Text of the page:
particularly glaring is that Allen
borrows much from Fellini's style. He
looks at wide range -ov life's absurdities
By MARX MU SHELL
Woody Allen ...
OODY Allen's new book is bound in his
. favorite color black. Alien s latest
J J collection of stories, Side Effects, deals
with funerals, murders, broken diets, insanity,
assassination, terminal illness and unrequited love.
Needless to say, each of Allen's sketches is hilarious.
The absurdity of life, Allen's favorite theme,
certainly is the main point of Side Effects. This has
been Allen's favorite subject since he wrote Without
feathers, but Side Effects finds his treatment of the
subject more mature and well-developed.
Though the one-liners are guaranteed to make you
laugh out loud ("Cloquet hated reality but realized it
was still the only place to get a good steak"), these
sketches hang together better than many of Allen's
previous ones. Some of these works are actually
cohesive enough to evoke morals such as: "Insanity is
relative, why do I exist?" or "Why am I reading this
existential comedy while eating canned toxic wastes
But the dark themes of this book only enhance
Allen's comic genius. He can comfort the reader by
insinuating that the insane inclinations we all often
have are OK.
How many times have you felt l.ke this?
"He wanted to run and hide, or, even better, to
become something solid and durable a heavy chair,
for instance. A chair has no problems, he thought If s
there; nobody bothers it. It doesn't have to pay rent or
get involved politically. . and you never have to
worry that if you take it to a party it will suddenly
start coughing or make a scene. People just sit in a
chair, and when those people die other people sit in
Jean-Paul Sartre couldn't have said it better.
As in all of his books, Allen's neuroses are what we
find entertaining because we all share the same fears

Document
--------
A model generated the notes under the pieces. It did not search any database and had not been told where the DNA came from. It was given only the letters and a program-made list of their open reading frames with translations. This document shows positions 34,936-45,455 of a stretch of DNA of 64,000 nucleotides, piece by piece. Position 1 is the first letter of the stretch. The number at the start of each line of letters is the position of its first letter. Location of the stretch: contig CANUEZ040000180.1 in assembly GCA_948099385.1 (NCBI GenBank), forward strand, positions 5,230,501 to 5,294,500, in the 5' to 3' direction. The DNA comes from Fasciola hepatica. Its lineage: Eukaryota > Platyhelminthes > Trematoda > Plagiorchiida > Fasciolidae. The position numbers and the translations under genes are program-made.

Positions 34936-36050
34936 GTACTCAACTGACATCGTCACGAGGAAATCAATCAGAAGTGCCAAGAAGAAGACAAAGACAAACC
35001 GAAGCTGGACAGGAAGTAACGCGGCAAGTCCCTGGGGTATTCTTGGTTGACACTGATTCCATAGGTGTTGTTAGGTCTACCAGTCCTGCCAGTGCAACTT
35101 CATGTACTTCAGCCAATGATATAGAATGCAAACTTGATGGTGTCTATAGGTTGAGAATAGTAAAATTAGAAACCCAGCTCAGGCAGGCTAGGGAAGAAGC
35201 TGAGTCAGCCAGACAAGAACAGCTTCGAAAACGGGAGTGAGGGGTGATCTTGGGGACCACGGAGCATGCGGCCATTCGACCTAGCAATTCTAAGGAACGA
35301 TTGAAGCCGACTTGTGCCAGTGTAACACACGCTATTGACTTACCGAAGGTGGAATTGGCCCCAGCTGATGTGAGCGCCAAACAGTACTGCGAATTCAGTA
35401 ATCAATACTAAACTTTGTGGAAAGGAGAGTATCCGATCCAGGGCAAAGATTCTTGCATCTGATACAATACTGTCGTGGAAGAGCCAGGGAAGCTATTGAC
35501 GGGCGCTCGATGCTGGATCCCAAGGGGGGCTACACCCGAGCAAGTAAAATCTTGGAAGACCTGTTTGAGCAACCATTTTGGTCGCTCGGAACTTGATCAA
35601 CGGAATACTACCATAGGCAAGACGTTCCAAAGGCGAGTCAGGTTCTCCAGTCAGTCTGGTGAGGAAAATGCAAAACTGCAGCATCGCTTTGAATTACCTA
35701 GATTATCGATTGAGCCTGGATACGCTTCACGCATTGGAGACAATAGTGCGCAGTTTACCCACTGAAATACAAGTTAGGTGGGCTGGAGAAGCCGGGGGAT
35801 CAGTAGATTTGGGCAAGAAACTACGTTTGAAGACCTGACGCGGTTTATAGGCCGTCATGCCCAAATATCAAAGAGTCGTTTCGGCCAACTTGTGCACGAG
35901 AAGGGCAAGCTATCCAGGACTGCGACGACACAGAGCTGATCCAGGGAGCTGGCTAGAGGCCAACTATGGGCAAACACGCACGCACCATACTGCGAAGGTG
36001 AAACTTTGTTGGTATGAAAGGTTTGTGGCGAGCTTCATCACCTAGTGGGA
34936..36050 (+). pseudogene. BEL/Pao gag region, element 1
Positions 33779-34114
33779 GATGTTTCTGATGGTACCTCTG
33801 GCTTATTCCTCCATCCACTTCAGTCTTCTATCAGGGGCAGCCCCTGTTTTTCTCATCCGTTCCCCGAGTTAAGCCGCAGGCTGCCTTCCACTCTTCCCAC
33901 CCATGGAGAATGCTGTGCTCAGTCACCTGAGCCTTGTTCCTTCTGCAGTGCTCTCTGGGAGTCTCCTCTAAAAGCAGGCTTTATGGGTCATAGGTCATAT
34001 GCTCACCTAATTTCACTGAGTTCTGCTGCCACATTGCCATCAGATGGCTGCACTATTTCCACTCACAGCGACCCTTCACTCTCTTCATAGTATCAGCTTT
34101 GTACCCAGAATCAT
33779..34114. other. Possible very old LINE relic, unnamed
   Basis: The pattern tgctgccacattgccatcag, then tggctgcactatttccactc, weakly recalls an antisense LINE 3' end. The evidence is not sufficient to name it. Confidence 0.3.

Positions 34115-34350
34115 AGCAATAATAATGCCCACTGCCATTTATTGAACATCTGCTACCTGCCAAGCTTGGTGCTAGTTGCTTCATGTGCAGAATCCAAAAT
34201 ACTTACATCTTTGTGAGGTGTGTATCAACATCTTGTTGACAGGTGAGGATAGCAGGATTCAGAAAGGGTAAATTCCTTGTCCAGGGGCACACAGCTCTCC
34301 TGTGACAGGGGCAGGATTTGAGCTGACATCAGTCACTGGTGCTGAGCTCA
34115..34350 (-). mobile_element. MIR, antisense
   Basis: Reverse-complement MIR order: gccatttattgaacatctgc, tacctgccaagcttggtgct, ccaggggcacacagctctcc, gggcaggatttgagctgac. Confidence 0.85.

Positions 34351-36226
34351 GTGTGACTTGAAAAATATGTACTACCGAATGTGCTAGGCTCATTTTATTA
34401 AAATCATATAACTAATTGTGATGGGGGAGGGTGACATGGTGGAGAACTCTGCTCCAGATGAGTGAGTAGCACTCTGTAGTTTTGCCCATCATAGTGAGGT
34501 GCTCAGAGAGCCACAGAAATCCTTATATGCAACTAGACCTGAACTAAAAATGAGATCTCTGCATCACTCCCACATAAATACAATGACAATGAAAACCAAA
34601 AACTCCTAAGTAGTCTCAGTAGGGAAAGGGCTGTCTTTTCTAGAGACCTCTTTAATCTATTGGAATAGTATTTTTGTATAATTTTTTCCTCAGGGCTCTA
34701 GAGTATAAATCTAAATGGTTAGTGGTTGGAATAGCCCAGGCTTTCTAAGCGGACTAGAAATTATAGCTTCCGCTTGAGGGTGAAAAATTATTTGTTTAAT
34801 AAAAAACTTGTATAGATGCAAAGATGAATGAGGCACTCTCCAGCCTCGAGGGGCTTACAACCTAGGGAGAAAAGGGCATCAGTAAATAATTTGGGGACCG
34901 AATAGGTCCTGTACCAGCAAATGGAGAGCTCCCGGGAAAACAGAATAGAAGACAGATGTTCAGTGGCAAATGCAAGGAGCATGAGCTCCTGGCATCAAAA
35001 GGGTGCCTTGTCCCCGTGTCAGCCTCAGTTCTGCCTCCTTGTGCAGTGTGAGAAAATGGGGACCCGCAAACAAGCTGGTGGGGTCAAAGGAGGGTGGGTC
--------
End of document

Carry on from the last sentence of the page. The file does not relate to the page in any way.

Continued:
and anxieties to a degree.
Woody Allen has never been afraid to tell the truth,
and in 'My Speech to the Graduates," he doesn't
spare us future citizens of the real world any anxiety.
"More than any other time in history, mankind
faces a crossroads," Allen says. "One path leads to
despair and utter hopelessness. The other, to total
extinction. Let us pray we have wisdom to choose
It is impossible to say that all of Allen's one-liners
are brilliant. Some fall flat, but others are worth
waiting 20 pages to enjoy.
"The Condemmed." "By Destiny Denied" "The
Shallowest Man" and "Retribution" may sound like
titles from hard-hitting films, but they are actually
titles of some of the best pieces Allen has ever
uses the same sort of grotesque faces
in Stardust Memories that've
populated Feltini films for years.
Allen uses subjective camera in
Stardust Memories the same way
Fellini does in 8 VS. Fans manically
rush up to the camera spouting idiotic
Such scenes are designed brilliantly
by cinematographer Cordon Willis,
who shot the last three Allen films as
well as the two Cod fathers. Allen
recently has become known as a fine
director of actors; he used to be
limited to directing himself. Stardust
Memories, like Annie Hall and
Manhattan, is filled with fine
performances from Woody Allen,
Jessica Harper, Marie Christine
Burrault and Charlotte Rampling in
the leads, and from Larraine
Newman, Louise Lasser and many
others in smaller parts. But the roles
are more fragmented in Stardust
Memories, so they don't linger as long
as in earlier Allen films.-
What is more mernprable than the
acting or the jokes is try? look of the
film. Stardust Memories is an essay in
film style. Individual shots stand out:
Charlotte Rampling on the floor
reading; balloons floating through the
sky; faces of the damned on a train
Stardust Memories is a haunting
film representing a new kind of turn in
the continually amazing career of
Tom Moore is arts editor for The Daily
Though most were published previously in The
New Yorker and the Kcnyon Review, Side ffect is a
great book to have around on a cold, gray day when
everyone is wearing thick black sweaters.
Woody Allen is still proving that he is a brilliantly
He says his only regret in life is that he is not
someone else. I wish he were running for president.
Mark Murrcll is features ed.tor for The Di'ly Tar lift!.